Among the organisations compromised by the ransomware were the UK's National Health Service and Russia's Interior Ministry.

Related: Windows Servers at Risk [UPDATED]
"Shadow Brokers" Release the Rest of Their NSA Hacking Tools
Former NSA Contractor May Have Stolen 75% of TAO's Elite Hacking Tools
The Shadow Brokers Identify Hundreds of Targets Allegedly Hacked by the NSA
NSA Contractor Accused of "Stealing" Terabytes of Information, Charged Under Espionage Act
Probe of Leaked U.S. NSA Hacking Tools Examines Operative's `Mistake'
Cisco Begins Patching an NSA Exploit Released by the Shadow Brokers
NSA `Shadow Brokers' Hack Shows SpyWar With Kremlin is Turning Hot
"The Shadow Brokers" Claim to Have Hacked NSA

Extra: 'Accidental hero' finds kill switch to stop spread of ransomware cyber-attack
Threat seen fading for now

Original Submission #1Original Submission #2Original Submission #3Original Submission #4Original Submission #5Original Submission #6Original Submission #7

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  • (Score: 2) by turgid on Saturday May 13 2017, @01:34PM (19 children)

    by turgid (4318) Subscriber Badge on Saturday May 13 2017, @01:34PM (#509136) Journal

    It's expensive. You get what you pay for.

    /me ducks.

    Starting Score:    1  point
    Karma-Bonus Modifier   +1  

    Total Score:   2  
  • (Score: 2) by Geezer on Saturday May 13 2017, @01:56PM (17 children)

    by Geezer (511) on Saturday May 13 2017, @01:56PM (#509143)

    Issue here has nothing to do with closed/open architecture, and everything to do with bad original design (Microsoft), bad internal security (NSA), idiot users (who open phishing emails), rent-seeking MBA's/PHB's who don't budget for adequate security, and lazy/incompetent sysadmins who forego/delay security patches.

    Obviously the whole world needs to run FreeBSD with pfSense and without systemd, right?

    OSS: The guaranteed panacea for every computing need!


    • (Score: 0) by Anonymous Coward on Saturday May 13 2017, @03:48PM (4 children)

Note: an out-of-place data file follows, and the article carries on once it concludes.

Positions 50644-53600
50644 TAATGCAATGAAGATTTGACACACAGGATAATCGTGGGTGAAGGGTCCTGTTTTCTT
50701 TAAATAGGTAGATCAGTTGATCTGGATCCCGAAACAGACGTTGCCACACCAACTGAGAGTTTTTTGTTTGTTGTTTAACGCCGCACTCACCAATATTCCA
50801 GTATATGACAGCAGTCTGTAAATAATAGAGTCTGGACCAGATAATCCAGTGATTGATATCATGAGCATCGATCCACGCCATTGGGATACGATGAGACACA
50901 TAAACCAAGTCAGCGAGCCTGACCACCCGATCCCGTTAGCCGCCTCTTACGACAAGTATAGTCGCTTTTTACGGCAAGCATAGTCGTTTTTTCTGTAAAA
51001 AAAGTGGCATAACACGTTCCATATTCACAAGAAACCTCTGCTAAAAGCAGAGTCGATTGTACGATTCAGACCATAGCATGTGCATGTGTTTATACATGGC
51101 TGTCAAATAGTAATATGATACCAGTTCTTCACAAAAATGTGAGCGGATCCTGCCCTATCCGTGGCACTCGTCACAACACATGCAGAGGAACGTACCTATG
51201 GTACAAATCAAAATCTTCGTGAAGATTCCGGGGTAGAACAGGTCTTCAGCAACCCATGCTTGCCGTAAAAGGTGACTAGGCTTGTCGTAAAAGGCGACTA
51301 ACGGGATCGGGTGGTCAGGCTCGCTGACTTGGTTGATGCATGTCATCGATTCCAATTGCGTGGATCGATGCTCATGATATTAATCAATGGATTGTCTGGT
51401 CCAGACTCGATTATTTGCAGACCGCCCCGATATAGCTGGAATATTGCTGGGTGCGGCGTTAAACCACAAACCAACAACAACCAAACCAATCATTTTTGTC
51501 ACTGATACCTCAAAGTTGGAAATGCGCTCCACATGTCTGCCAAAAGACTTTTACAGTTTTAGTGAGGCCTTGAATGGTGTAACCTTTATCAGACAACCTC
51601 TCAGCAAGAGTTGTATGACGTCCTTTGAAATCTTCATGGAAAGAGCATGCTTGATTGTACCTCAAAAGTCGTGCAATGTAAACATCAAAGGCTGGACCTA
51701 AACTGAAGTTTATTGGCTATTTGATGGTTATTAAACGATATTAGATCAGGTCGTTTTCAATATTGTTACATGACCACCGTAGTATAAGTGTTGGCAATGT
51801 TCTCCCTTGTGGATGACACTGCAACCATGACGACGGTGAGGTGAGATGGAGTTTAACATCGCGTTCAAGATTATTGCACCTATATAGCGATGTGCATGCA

by Anonymous Coward on Saturday May 13 2017, @03:48PM (#509185)

      As an admin in a large 3 letter computer company in a previous life, updates had to be agreed on with all stakeholders via a change control process. The end result was that updates were applied twice a year, on a Sunday morning at 4am.

      I expect the NHS to be just as conservative, if not more so. All an admin can do is complain and then clean up the mess when the shit hits the fan.

      • (Score: 0) by Anonymous Coward on Saturday May 13 2017, @04:14PM (1 child)

        by Anonymous Coward on Saturday May 13 2017, @04:14PM (#509192)

        I too was in such a situation, and always giggled with sadistic glee when we got hit with childishly preventable problems. As the business twisted in the wind while we "cleaned up the mess", it was positively fascinating watching the blizzard of company-wide memos from horror-stricken C-levels trying to do damage control on something they brought on themselves.

        Any CIO/CTO who agrees to an update regimen as you describe is a boob, and deserves the outcome. Minions, meanwhile, can hopefully soak up the overtime pay and enjoy the new shop jokes to tell over a beer.

        There's a bright side to everything. :-)

      • (Score: 2) by sjames on Sunday May 14 2017, @05:56PM